How to insure an old car -- for a new driver
Getting older means doing all those things you thought you never would. In my case, buying a washing machine (wasn’t the launderette good enough?), burying my parents (whom I’d assumed would live for ever), and now buying another car – for the kids to learn to drive.
When they were small, we lived in a street where occasionally the middle-class mums and dads would do just that. You would spot them driving up with a brand new – probably bright yellow,, or other youthfu colour -- VW Golf late at night (the Golf is/was your average mum and dad’s dream of a “safe car”), then decorating it with ribbons, etc. In the morning Cressida (vel sim) would emerge from the front door, affect astonishment, kiss mum and dad …and drive off.
Never would that be us, we said.
Well it hasn’t been, quite. We haven’t done the brand new thing, nor the ribbon thing, But having discovered how much it would cost to insure our new-ish Corsa for a 20 year old male learner, we thought that the second car idea might me cheaper.
Maybe it has been….
But, all the same. insuring a seven-year-old, 1200 cc, un-sexy car we bought for under £3000 for a male learner aged 20 and a female learner aged 22 and a safe middle-aged lady professor hasn’t been cheap, or hassle free.
I started by ringing the AA, who gave me by phone a quote of £1600 fully comprehensive. More than I fancied paying, and more than half the value of the car. Everyone (even the AA, when I demurred a bit) says, go on the web to get a quote, as there are great discounts. Which is what I did.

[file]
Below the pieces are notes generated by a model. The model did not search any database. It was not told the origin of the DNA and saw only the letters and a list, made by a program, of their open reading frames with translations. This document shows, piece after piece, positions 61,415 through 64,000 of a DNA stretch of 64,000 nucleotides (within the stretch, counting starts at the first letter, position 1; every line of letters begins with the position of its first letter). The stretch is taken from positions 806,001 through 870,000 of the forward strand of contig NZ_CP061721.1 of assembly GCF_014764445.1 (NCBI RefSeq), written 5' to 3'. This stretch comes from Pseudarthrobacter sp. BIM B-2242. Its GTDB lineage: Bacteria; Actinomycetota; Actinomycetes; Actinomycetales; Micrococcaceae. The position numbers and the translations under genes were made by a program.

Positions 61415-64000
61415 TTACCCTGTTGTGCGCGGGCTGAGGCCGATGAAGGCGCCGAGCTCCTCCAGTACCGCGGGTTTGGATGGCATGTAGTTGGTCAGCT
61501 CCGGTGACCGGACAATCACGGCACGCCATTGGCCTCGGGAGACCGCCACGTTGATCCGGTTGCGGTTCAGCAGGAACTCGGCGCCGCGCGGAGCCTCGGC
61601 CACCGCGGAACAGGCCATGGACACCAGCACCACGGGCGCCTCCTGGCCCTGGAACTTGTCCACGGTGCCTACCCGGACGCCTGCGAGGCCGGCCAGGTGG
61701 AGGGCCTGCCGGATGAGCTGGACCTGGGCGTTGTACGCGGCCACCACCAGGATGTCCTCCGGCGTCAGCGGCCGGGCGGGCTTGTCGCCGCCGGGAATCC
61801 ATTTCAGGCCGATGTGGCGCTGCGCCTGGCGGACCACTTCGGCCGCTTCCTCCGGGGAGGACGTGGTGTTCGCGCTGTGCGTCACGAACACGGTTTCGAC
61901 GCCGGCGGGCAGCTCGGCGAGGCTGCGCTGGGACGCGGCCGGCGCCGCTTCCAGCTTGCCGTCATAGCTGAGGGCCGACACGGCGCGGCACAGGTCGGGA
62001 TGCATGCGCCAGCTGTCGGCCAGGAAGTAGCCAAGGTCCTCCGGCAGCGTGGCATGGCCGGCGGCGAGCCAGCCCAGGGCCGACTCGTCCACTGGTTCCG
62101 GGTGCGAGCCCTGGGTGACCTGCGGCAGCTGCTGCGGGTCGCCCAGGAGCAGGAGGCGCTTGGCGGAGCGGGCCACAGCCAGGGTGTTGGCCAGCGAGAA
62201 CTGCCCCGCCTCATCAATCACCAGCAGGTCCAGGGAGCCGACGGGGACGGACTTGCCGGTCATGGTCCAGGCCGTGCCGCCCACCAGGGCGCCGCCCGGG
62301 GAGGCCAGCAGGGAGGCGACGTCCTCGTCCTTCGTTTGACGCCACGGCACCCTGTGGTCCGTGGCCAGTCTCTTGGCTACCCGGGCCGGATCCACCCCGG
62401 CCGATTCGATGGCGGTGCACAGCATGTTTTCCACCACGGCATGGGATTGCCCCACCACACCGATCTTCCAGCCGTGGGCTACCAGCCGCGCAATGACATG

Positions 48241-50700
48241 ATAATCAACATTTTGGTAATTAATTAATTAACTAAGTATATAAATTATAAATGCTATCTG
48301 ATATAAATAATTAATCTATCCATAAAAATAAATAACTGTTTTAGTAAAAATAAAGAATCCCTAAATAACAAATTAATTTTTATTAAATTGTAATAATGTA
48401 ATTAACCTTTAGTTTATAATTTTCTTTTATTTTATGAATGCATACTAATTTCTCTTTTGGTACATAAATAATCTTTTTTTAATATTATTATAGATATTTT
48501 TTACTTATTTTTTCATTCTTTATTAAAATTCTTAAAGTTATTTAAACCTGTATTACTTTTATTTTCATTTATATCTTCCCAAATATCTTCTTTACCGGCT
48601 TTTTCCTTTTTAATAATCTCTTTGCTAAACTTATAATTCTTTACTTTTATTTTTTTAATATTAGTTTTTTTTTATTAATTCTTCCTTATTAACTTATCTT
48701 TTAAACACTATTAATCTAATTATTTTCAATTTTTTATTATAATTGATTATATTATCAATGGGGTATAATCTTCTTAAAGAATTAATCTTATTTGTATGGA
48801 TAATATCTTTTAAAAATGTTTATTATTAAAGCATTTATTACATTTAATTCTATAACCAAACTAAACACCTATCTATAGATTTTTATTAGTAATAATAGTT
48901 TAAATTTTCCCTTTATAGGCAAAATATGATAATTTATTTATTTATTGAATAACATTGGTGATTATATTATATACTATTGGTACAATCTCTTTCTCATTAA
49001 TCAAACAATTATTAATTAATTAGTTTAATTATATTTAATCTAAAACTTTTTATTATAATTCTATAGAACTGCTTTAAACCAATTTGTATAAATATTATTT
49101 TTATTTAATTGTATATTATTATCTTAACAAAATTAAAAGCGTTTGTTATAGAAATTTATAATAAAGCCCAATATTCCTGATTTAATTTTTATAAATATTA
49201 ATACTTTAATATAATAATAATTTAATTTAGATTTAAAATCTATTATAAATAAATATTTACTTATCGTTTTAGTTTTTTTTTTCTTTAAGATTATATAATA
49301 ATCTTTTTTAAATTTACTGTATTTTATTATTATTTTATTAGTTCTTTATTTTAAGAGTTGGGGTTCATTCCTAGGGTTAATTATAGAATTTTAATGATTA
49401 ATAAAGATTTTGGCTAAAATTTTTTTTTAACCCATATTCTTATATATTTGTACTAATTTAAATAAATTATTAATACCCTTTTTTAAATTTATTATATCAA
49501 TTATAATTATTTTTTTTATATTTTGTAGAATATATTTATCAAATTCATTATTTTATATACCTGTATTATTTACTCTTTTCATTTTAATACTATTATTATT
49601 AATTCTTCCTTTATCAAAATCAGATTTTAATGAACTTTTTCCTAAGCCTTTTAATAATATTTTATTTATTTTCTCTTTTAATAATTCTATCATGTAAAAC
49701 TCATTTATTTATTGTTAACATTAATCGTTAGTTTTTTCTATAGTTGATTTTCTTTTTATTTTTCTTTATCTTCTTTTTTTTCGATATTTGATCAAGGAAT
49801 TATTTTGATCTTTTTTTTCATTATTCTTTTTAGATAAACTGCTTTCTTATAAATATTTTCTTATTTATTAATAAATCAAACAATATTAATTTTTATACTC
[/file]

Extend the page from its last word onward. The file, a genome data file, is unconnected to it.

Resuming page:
Frankly it didn’t seem to me worth the hassle or the time. Leaving aside the number of times the whole thing crashes and you have to start all over again, the questions the websites ask you never quite match the answers you have to give them. Claims within the last five years? Yes, I was bumped in a car-park a few years ago, but I cant exactly remember when or what the cost was. So do you just invent it? Well no, because of all the obvious consequences, and threatening notices about “incorrect information”. So what?
All the same, I persevered for a little with a variety of companies, and came up with yet more Mickey Mouse figures . . . £3600 from the Co-op (who, I had been told, were good for young drivers -- maybe I entered something wrong). So, a couple of hours of surfing later, I went back to the AA, this time on the website (to qualify for the on-line discount as the phone operator had recommended) and got a figure of £1200-ish for third party, fire and theft.
At this point, it told me that I could phone to close the deal if I didn’t want to pay on-line. Feeling exhausted, I decided to do this the next day. But the AA wasn’t having any of that. They rang almost straight back and left a message on the answer machine. I returned the call as instructed, told them not to ring again as I would call the following day. This didn’t stop a few more phone messages urging me to sign up.
The next day I did exactly that, by phone (having ascertained that removing the entirely inexperienced 22 year-old female would only bring the price down by £100 -- which tells you something about the perceived risk factor of young men). But the web office of the AA didn’t quite catch up with the payment, and have since e-mailed me more than eight times, reminding me of their marvellous offer.
I don’t know how much money they think they might make out of me. But my advice for anyone else doing this is: don’t waste time on the web, and don’t leave them an electronic footprint -- do it all by phone.